Zoompf's Web Performance Blog

Note: Archived Content

This is the archived version of the Zoompf blog. Since our acquisition by Rigor, all our new research and posts on web performance are being published on The Rigor Blog

Apple’s iPad and Web Caching

 Billy Hoffman on January 27, 2010. Category: random

Like most tech folks, I spent the afternoon watching and reading about Apple’s new iPad. To call it beautiful and innovative is an understatement. I want to purchase one. As in, right now. At $500 price point I wouldn’t even consider buying a netbook. Since I already have a netbook, I’m seriously considering replacing it with an iPad because web browsing looks amazing on the iPad. After all Steve Jobs himself promised me “It is the best browsing experience you’ve ever had.”

Only I’m not sure if that’s true.

Web Performance on the iPhone

We always talk about web performance as something that only the site owners care about. Few people talk about web performance when it comes to choosing a browser. Certainly no one talks about choosing a browser based on simple performance features like which one supports compression, or caching, or conditional requests, or resumable downloads. That’s because this isn’t 1997 and all the browsers do these basic features equally well.

Only I am sure that’s not true.

Stoyan Stefanov wrote an excellent and detailed article on how the cache for Safari on the iPhone works, or rather, doesn’t work. You should read the entire article. For this article we are most interested in two shortcomings of iPhone Safari’s disk cache that severely impact the browsing experience.

Resources > 15K aren’t cached.

No resource larger than 15 kilobytes will be a cached. This is pretty horrible. 15K is not a lot of content. Worst of all that’s the uncompressed size so HTTP compression will not help you fit an otherwise oversized resource into the cache. So how big is 15K? No modern JavaScript library is less than 15K. A quick check of the Top 10 non-search engine websites and none of them have CSS files that will fit in the cache. Images tend to be small enough to fit, however CSS sprites can quickly get too large to fit.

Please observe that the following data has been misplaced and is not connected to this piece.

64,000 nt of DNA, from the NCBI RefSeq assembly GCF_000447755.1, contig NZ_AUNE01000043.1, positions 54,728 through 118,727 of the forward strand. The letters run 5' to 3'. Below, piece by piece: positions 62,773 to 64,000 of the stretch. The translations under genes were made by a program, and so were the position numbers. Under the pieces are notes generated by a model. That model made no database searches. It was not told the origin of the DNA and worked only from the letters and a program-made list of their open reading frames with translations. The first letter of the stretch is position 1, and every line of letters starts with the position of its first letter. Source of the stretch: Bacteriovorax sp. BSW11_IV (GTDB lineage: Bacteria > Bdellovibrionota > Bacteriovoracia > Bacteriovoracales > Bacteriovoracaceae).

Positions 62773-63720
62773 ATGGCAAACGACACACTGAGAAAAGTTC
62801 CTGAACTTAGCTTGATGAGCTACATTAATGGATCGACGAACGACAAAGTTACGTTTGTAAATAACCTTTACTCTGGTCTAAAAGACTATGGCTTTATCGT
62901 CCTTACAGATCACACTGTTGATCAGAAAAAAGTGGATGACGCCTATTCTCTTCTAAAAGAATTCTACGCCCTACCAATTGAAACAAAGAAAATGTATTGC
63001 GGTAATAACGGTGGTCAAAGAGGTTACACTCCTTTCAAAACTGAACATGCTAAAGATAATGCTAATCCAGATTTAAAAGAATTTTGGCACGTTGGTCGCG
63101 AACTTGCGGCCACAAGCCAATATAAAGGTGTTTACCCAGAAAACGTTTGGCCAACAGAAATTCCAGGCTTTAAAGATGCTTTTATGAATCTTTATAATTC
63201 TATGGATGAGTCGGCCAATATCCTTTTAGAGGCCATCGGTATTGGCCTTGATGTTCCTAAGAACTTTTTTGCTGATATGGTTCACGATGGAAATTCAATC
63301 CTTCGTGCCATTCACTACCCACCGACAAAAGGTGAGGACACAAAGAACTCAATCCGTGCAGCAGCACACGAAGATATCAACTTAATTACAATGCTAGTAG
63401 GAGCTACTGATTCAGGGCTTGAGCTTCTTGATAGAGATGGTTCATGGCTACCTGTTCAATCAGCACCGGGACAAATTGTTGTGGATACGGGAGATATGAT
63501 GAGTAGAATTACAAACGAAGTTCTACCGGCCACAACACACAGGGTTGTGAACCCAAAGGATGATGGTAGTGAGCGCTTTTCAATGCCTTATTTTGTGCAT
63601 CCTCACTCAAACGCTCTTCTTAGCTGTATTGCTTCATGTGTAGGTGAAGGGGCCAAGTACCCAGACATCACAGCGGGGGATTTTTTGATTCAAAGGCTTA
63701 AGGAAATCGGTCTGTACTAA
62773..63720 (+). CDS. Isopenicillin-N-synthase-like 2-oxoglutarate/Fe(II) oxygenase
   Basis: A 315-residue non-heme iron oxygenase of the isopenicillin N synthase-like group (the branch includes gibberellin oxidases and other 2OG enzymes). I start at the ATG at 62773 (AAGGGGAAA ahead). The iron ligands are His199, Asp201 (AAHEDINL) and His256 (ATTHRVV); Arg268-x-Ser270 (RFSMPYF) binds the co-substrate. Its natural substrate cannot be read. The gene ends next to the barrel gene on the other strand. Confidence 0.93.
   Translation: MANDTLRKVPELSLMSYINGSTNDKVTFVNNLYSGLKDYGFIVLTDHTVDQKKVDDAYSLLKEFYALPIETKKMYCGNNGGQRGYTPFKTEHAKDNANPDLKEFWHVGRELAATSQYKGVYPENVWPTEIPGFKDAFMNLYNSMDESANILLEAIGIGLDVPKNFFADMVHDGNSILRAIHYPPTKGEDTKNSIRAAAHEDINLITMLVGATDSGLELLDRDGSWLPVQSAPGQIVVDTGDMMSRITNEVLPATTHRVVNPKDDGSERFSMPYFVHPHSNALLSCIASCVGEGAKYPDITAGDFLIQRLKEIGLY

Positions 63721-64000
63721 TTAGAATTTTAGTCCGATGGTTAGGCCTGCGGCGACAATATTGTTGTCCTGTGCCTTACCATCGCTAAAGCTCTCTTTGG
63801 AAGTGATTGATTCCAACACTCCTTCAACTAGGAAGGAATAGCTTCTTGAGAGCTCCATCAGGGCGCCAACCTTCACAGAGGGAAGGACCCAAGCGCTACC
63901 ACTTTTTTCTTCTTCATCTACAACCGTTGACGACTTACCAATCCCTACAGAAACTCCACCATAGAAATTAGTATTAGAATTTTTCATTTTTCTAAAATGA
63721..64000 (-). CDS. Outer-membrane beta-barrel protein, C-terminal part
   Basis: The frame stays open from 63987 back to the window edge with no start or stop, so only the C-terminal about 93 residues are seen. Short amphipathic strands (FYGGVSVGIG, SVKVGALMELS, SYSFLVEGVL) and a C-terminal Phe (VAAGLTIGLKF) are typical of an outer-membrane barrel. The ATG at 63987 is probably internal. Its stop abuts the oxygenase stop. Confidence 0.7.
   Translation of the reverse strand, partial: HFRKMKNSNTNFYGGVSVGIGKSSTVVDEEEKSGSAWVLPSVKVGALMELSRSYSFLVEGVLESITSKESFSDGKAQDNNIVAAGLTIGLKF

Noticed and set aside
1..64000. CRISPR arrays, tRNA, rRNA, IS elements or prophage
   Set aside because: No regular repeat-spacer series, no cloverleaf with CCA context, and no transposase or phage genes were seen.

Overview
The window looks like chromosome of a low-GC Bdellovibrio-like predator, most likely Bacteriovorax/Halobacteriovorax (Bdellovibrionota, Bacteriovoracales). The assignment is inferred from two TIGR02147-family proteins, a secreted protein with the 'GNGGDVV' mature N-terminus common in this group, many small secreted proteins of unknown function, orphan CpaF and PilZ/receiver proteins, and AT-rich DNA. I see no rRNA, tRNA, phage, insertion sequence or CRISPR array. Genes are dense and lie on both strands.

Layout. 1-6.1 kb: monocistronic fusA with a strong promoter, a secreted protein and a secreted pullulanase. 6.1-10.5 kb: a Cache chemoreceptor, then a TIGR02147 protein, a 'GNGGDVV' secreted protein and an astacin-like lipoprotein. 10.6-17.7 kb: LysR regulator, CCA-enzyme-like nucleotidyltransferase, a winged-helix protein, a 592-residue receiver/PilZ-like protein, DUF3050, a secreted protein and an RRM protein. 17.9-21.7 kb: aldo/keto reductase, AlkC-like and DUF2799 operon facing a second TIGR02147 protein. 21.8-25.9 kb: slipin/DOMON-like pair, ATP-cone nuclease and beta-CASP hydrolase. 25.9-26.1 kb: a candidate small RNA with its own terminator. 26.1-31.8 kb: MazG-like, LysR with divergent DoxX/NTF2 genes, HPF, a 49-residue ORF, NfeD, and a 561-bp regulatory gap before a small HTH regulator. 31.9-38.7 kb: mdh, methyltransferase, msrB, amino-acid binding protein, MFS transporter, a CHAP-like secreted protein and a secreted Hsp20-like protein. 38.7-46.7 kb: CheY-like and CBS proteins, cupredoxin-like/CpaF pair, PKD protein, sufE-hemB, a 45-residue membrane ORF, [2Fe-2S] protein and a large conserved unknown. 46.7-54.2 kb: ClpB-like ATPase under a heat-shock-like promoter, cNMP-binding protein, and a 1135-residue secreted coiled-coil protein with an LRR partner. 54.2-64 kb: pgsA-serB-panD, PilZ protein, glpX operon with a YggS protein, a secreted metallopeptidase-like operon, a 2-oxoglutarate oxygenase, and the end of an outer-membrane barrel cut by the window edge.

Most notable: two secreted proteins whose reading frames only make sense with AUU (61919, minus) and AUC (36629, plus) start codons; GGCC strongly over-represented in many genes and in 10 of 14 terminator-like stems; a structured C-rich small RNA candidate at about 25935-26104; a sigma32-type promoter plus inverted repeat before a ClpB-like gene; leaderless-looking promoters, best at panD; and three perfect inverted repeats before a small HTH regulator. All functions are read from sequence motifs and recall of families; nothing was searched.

Total Cache Size is only 1.5 Megs.

Safari on the iPhone will not cache more than a total of 1.5 megabytes of content.This is a ridiculously small cache. Your computer’s processor has an L2 data cache etched into the silicon of the chip that is 50% -200% larger than iPhone Safari has for a web cache. On first glance you might think this is completely horrible. The main page of CNN and all its JavaScript, CSS, and images weights in at 752 kilobytes and would consume over half of Safari’s cache! And that’s just one website! However, as we just mentioned, any resource over 15K doesn’t get cached at all. So the first failing of iPhone Safari’s cache makes the 2nd failing of the iPhone cache a little less painful!

The moral here is that 1.5 megs of cache is just way too small to be helpful. Furthemore, the cache can get cleared inadvertently several ways, such as closing Safari without certain tabs or some types of powering the iPhone up and down. This means the meager assistance the cache provides can be undercut

These two limits means the disk cache for Safari on the iPhone can reasonably store a few hundred objects. How quickly does that fill up? Of the 32 images on the main page of CNN right now, 29 of them are less than 15K and would get cached. (Ironically the photo of Steve Jobs holding an iPad is too large to be cached).

“It is the best browsing experience you’ve ever had.”

The long and short of it is the version of Safari that runs on the iPhone is just awful when it comes to caching. And as we know, the fastest request a browser can make is none at all. As such caching is a important aspect of web performance optimization, caching directly affects page load times, and caching is critical to the end user’s web browsing experience.

So far, it seems like much of the iPad is running the iPhone OS with the iPhone apps. If this is the case than I am not hopeful about the web browsing experience on the iPad. If Apple is really going to give “the best browsing experience you’ve ever had” they simply must improve the web caching for Safari on the iPad. Otherwise the iPad will be like a DeLorean when it comes to web browsing: beautiful, but underpowered.

Want to see what performance problems you have? Which web resources are cachable on the iPhone is just one of the 200+ performance issues Zoompf detects while assessing your web applications for performance. You can sign up for a free mini web performance assessment at Zoompf.com today!


Have some thoughts, a comment, or some feedback? Talk to us on Twitter @zoompf or use our contact us form.